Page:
Most people who send end user domain sales emails use Whois information to contact potential buyers. People use services like LeadRefs and Estibot to “harvest” email addresses of potential buyers, and while both of these services are valuable, without purging some of the email addresses, you run the risk of annoyance.
Although most people have sold obscure domain names for high prices when people have inquired, it’s rare that you’ll be able to sell an obscure domain name to a domain investor unless there are extenuating circumstances. Unless a domain investor has a great interest in a particular topic, it’s unlikely that he’ll be interested in a very specific domain name (like ReconstructiveOrthopaedics.com for example).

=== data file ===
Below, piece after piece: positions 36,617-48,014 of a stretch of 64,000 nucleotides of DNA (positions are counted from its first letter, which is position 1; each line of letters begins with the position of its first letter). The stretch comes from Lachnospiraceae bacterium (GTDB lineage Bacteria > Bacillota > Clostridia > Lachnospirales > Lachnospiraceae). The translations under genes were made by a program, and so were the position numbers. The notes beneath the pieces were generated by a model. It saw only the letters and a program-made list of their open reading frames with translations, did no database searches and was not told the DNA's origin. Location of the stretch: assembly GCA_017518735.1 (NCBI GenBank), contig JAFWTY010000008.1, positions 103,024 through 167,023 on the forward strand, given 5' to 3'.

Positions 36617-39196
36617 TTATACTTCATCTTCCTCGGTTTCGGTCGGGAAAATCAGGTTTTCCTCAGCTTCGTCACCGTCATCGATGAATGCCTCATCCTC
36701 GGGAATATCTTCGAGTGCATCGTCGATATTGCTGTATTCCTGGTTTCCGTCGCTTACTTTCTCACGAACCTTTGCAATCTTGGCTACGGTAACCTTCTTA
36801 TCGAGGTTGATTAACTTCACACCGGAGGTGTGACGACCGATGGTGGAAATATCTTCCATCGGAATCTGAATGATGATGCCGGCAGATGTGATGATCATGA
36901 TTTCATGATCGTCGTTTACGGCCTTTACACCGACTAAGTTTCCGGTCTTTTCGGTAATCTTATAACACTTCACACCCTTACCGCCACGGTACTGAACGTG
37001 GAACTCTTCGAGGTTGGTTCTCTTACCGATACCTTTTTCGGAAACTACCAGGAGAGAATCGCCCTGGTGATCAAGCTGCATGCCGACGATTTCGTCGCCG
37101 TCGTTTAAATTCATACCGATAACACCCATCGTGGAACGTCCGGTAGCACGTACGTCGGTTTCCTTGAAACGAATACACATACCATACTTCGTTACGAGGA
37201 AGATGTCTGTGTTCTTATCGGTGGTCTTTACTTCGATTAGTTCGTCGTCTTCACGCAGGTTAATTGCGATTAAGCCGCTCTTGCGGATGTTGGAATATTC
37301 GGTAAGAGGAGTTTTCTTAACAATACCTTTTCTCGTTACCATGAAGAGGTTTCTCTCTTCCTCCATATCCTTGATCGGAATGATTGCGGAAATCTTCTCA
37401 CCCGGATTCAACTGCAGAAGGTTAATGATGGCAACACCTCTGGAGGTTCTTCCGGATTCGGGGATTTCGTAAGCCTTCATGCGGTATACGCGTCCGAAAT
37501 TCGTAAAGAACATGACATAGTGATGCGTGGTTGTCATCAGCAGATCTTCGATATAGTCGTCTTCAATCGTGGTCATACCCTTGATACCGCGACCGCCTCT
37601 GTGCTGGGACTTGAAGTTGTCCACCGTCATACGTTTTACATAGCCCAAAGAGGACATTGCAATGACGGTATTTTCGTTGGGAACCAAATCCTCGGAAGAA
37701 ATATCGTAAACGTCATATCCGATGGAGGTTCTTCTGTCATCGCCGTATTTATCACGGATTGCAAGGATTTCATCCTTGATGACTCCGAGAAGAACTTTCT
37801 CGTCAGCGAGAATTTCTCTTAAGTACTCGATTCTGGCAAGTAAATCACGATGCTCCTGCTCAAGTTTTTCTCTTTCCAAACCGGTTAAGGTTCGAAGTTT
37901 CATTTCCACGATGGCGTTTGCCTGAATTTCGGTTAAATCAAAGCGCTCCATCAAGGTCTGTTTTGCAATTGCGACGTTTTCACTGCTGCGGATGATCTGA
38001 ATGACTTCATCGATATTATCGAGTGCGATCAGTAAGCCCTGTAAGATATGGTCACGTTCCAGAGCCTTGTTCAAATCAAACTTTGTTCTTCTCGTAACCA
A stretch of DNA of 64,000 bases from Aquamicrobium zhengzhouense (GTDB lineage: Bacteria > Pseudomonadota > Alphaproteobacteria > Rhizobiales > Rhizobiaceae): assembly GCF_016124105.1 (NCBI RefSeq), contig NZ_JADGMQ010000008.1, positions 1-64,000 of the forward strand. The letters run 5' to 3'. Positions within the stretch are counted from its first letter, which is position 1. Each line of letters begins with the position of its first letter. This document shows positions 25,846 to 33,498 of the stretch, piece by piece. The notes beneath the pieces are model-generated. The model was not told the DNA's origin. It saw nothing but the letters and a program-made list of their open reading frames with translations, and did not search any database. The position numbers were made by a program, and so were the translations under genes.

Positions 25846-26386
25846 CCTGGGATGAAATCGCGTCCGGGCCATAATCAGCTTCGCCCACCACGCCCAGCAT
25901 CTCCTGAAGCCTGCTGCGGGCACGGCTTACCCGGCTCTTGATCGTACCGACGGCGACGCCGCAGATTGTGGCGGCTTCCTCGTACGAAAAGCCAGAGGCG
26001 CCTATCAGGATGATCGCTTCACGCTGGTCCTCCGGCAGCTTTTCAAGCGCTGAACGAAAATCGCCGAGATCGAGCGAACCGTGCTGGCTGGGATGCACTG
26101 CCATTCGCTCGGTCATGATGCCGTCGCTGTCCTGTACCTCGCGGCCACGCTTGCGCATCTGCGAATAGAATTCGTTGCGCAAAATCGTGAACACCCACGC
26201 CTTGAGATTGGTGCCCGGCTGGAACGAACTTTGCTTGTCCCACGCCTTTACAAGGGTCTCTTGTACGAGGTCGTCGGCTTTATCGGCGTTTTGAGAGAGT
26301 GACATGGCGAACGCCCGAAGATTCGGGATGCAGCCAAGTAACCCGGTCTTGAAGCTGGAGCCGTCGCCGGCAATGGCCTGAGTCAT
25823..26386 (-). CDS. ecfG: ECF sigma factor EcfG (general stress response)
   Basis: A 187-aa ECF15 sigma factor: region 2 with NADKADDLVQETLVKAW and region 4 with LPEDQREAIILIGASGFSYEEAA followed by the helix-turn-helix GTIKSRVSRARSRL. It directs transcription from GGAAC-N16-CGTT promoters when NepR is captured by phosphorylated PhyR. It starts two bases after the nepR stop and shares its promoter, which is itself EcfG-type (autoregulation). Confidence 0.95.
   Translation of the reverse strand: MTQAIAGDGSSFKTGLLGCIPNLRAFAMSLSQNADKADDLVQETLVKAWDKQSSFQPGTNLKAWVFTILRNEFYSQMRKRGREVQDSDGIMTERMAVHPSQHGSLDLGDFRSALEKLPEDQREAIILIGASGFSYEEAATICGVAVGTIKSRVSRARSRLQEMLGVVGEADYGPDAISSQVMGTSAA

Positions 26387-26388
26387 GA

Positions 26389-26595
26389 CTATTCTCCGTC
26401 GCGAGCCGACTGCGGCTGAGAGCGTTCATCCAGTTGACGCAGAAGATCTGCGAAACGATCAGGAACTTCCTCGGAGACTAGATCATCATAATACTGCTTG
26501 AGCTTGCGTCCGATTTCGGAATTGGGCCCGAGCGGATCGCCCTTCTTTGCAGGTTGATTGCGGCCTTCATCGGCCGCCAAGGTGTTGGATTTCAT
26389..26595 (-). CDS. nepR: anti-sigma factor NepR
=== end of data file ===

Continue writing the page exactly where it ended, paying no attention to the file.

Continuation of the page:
I’ve personally found that most domain investors these days are generally only buying great domain names on the aftermarket. From this experience, I generally shy away from sending emails to other domain investors on names that are for niche verticals and would only excite people who are in that line of business.
One thing you should do if you are selling domain names using Whois email contacts is to learn the Whois information of domain investors (like Mike Berkens and Frank Schilling), privacy services (like Go Daddy’s Domains By Proxy), hosting companies (like BlueHost), and large domain investment companies (like Huge Domains and Buy Domains).
I don’t usually mind receiving emails offering very good domain names for sale, but there are some people who constantly send me crap, and I don’t even read their emails anymore. If someone marks you down as a spammer, they will likely ignore all of your emails.
With tough economic times and domain investors rarely buying average names on the aftermarket, I would become familiar with their Whois information and purge their email addresses from your sales lists.